Fever/Sepsis As previously mentioned, virtually all chemotherapeutic drugs have the ability to at least temporarily suppress the body’s own immune system. The normal range of white blood cell counts in animals is about 6,000-17,000/cmm. If the white blood cell count (neutrophils or « wbcs ») are below about 2,000, then the pet runs the risk of systemic infection. The pet will usually manifest fever (but not always). If the bacteria travel through the bloodstream, it is known as « sepsis. » In rare cases, shock can occur (septic shock), and without rapid treatment, the risk of death is high. Though this period of susceptibility is brief, and occurs at a fairly predictable time, its consequences can be life-threatening. Below is a list of the most commonly used drugs and the expected low point in cell counts (the « nadir »), given in days post-treatment:
Drug High Risk Period Adriamycin® (doxorubicin) 7-10 days Vinblastine < 7 days Cytoxan® (cyclophosphamide) 7-10 days Lomustine (CeeNu®) 7 days, then again at 21 days Mitoxantrone 7-10 days Carboplatin 10-13 days Signs of Fever or Sepsis
- fever > 103F (temperature taken by rectal thermometer should be between 100 and 102.8F.
- extreme lethargy (refusal to get up off of dog bed, etc.)
- complete disinterest in food
- extreme weakness
- pale and somewhat « sticky » gums
- severe vomiting/diarrhea
- Immediate action is necessary.
- Start the antibiotics you have been given; double the first dose, then continue as label directs.
- Track the temperature at hourly intervals.
- If pet is not significantly better in 1-2 hours, call your local veterinarian or Bath-Brunswick Veterinary immediately. DO NOT WAIT OVERNIGHT!. This situation can be treated rapidly and almost always successfully. However, an extended delay before initiation of treatment may result in health complications or even death. Your local veterinarian has been given treatment protocols for this situation and in most cases this will be more convenient for you. However, our hospital will see this type of emergency AT ANY TIME.
Care & Feeding of The Veterinary Cancer Patient
One of the most important goals of cancer treatment in animals is to maintain as much of the pet’s normal lifestyle as possible. This can often mean that once a pet has recovered from cancer surgery, and/or passed the induction (initial) phase of chemotherapy, restrictions on activities are very few, and will be discussed by your veterinarian. For patients with lymphoma, prednisone is usually administered every other day throughout the entire treatment period. In cats, prednisone is given daily. Cancer patients may be more easily fatigued with strenuous activity, so moderation is best. Daily walks and « playtime » are encouraged. Many pets will actually gain weight during therapy and this should be monitored. Obesity increases the pet’s risk of concurrent disease, and should be avoided.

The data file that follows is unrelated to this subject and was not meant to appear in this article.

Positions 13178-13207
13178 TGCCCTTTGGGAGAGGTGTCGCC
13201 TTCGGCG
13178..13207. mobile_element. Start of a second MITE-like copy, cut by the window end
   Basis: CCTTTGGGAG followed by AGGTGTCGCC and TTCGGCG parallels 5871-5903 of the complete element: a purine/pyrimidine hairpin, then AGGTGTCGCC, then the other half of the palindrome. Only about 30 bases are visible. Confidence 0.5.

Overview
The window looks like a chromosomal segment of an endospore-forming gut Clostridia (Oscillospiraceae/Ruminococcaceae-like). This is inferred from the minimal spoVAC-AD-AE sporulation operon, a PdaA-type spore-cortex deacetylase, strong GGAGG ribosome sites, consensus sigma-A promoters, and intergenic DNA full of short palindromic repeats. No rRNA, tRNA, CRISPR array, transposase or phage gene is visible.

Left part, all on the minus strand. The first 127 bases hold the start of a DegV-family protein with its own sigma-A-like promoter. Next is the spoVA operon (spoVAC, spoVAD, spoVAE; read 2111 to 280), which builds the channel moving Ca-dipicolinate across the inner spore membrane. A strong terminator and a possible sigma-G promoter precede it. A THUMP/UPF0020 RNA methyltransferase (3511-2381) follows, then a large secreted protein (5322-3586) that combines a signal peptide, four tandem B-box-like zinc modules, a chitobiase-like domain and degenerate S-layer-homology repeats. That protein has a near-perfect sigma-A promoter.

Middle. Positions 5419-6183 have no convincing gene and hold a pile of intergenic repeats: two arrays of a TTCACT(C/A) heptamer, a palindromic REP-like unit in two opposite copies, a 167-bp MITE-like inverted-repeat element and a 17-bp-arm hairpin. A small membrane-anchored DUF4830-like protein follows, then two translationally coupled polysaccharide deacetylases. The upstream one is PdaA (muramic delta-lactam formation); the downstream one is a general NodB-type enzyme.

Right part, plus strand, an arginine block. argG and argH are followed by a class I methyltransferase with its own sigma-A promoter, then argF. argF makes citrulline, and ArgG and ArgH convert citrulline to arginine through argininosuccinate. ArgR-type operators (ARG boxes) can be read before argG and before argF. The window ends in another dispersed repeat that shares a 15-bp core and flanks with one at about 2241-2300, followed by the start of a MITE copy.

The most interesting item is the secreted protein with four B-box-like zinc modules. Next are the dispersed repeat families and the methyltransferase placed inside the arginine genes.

It is now known that cancer results in significant alterations in carbohydrate, protein, and lipid metabolism. Fortunately, research findings by Dr. Gregory Ogilvie and others at Colorado State University’s Comparative Oncology Unit have lead to the creation of a specific dietary program which depletes cancer cells of their required nutrients. It has been demonstrated that Hill’s Prescription n/d diet 1.) increased survival times of dogs receiving chemotherapy treatment; 2.) reduced painful side effects of radiation therapy; 3.) produced statistically longer remission times; and 4.) counteracted many cancer-induced metabolic side effects in veterinary patients. The diet is comprised of limited quantities of simple sugars, modest amounts of complex sugars, modest amounts of highly digestible proteins, and calculated amounts of certain types of fat (including n-3 fatty acids which have a negative effect on tumor growth, and improve survival times). This diet and others that will follow, help improve the quality and quantity of life for the veterinary cancer patient!
**Information from Ogilvie, Gregory and Davenport, Deborah. From Canine Cancer, Information released by Hill’s Pet Nutrition, Inc. and The Morris Animal Foundation (1998).